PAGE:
Is there anything which you feel helped you learn and progress your career in terms of the community e.g. conferences, contributing to the community? Are there any resources you would recommend?
When I started using Scala, it wasn't very easy, because there were a lot of new concepts that were not explained properly in any of the books I knew, and there were also not that many online resources. What helped me a lot was contributing to open source projects that we were using in our company. Back then, I contributed to Unfiltered and Dispatch. That forced me to read and understand other people's Scala code, and of course, I also learned from the feedback I got. Nowadays, it's easier than ever to start contributing, thanks to the Scala Open Source Sprees that are often held before conferences. I would absolutely recommend going to one of these and also invite more open source maintainers to attend them.
What helped me, even more, is blogging. I wrote a whole blog series about Scala a few years ago, and nothing is better for getting a deep understanding of a subject matter than writing about it or preparing a talk about it. Having that blog also helped my career because I got more attention due to my articles. So there are two good reasons for blogging as well as for giving talks at meetups or conferences.
You are speaking at Lambda World, what made you decide you wanted to start speaking at conferences on Functional Programming?
There was never really a moment where I said, "I really want to start speaking at conferences on Functional Programming". Rather, I was nudged by co-workers to do it. First by my Norwegian co-worker, because he knew the organizers of flatMap(Oslo), and later, when I started working at INNOQ, by the person who brought me to the company, because Scala Days was coming to Berlin. In both cases, they convinced me that people knew me and I certainly had something interesting to tell. Without that nudging, I would never have thought of participating in any Call for Proposals. I was absolutely lacking the confidence for that and thought I didn't stand a chance to be accepted anyway. That's why I am very much looking forward to Jessica Rose's closing keynote on the impostor syndrome. I guess many of us have felt like impostors at one point or another in our career.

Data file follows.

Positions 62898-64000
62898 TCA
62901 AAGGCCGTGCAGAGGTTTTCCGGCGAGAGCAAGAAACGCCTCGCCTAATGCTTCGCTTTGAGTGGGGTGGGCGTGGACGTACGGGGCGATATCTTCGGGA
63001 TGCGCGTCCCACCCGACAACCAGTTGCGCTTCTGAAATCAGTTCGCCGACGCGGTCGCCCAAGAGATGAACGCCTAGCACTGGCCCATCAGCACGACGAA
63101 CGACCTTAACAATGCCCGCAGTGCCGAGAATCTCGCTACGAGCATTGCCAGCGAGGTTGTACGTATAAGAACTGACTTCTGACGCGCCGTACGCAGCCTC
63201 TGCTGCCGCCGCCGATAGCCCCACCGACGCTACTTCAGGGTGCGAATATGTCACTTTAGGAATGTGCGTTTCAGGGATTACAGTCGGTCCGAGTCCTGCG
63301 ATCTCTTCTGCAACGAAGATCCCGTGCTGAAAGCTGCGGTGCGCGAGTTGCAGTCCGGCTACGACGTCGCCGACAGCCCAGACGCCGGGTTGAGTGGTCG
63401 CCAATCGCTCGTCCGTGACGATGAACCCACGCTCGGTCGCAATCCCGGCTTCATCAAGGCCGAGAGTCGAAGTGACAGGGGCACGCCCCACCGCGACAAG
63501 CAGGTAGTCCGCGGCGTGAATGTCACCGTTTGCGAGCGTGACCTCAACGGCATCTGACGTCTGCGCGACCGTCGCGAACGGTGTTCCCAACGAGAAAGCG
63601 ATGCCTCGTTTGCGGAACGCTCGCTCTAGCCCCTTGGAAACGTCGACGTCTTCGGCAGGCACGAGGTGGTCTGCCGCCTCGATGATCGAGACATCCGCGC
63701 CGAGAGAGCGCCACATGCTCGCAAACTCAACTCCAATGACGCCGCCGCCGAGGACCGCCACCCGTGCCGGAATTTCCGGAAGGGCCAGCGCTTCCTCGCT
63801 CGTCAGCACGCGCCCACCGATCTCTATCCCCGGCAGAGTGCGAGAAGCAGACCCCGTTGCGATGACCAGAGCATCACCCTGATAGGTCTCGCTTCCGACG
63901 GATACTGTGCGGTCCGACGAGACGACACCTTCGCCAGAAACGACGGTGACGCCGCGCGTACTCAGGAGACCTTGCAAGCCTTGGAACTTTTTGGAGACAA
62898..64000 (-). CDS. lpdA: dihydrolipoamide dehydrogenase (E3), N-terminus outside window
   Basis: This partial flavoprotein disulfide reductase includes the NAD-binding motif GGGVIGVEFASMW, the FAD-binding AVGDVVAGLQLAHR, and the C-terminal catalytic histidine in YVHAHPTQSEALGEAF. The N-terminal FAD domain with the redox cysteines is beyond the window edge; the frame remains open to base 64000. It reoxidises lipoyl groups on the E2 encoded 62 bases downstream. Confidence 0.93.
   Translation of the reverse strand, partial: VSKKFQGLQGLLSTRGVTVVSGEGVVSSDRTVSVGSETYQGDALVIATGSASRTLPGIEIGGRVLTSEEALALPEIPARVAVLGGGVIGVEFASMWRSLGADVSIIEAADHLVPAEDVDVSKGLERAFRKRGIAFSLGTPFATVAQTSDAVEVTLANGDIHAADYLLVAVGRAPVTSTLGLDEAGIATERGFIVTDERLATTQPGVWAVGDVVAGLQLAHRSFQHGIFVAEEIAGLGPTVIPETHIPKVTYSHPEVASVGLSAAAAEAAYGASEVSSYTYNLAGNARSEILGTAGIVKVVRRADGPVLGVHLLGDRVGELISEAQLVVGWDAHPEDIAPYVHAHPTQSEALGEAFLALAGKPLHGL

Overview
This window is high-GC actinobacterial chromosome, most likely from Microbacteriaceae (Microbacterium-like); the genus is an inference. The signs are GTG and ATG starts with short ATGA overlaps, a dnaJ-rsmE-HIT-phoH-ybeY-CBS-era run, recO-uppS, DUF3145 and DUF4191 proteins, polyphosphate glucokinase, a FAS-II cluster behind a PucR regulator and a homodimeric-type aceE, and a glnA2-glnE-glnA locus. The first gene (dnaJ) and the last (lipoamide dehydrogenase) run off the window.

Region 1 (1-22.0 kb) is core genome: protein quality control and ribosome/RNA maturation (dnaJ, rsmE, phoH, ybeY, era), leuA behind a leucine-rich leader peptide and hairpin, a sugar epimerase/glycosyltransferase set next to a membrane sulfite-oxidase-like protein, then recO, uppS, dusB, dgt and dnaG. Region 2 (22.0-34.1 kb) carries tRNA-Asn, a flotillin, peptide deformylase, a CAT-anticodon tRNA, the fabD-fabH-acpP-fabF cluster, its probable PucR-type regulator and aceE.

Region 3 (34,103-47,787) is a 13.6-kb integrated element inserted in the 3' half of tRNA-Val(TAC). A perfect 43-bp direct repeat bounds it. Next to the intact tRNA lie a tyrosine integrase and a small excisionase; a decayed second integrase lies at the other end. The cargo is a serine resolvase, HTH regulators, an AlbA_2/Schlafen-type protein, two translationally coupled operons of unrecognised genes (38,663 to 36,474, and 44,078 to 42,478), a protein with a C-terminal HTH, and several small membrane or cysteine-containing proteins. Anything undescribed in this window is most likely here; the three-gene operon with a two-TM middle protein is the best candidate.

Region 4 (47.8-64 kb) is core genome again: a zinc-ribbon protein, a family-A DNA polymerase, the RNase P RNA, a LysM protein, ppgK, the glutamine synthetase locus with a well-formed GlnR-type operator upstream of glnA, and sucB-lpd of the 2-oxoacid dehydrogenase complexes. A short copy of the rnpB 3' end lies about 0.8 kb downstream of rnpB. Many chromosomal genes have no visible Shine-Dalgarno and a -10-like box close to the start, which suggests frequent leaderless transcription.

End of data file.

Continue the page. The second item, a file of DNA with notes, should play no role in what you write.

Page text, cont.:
Is there any advice you would give to someone starting a career in engineering?
Try to find a good mentor and an environment that encourages learning and where people are empathetic. Don't be afraid to ask questions. Ask many of them. Your mentor may even learn something themselves from having to answering them because they have to start thinking about something they took for granted.
What do you see for Scala in the future?
In the near future, I am very much looking forward to Scala 2.13, especially to the new collections library. In the long term, Dotty looks very promising. My hope is that it will remove some quirks and some complexity and increase programmer usability. However, I think the language also needs much better tooling in order to stay competitive.
Luckily, there is already a lot of effort going on to do something about this, not only at the Scala Center, but also in the community, so I am optimistic about this.
Thanks for taking the time for us Daniel!
It was a pleasure to answer your questions.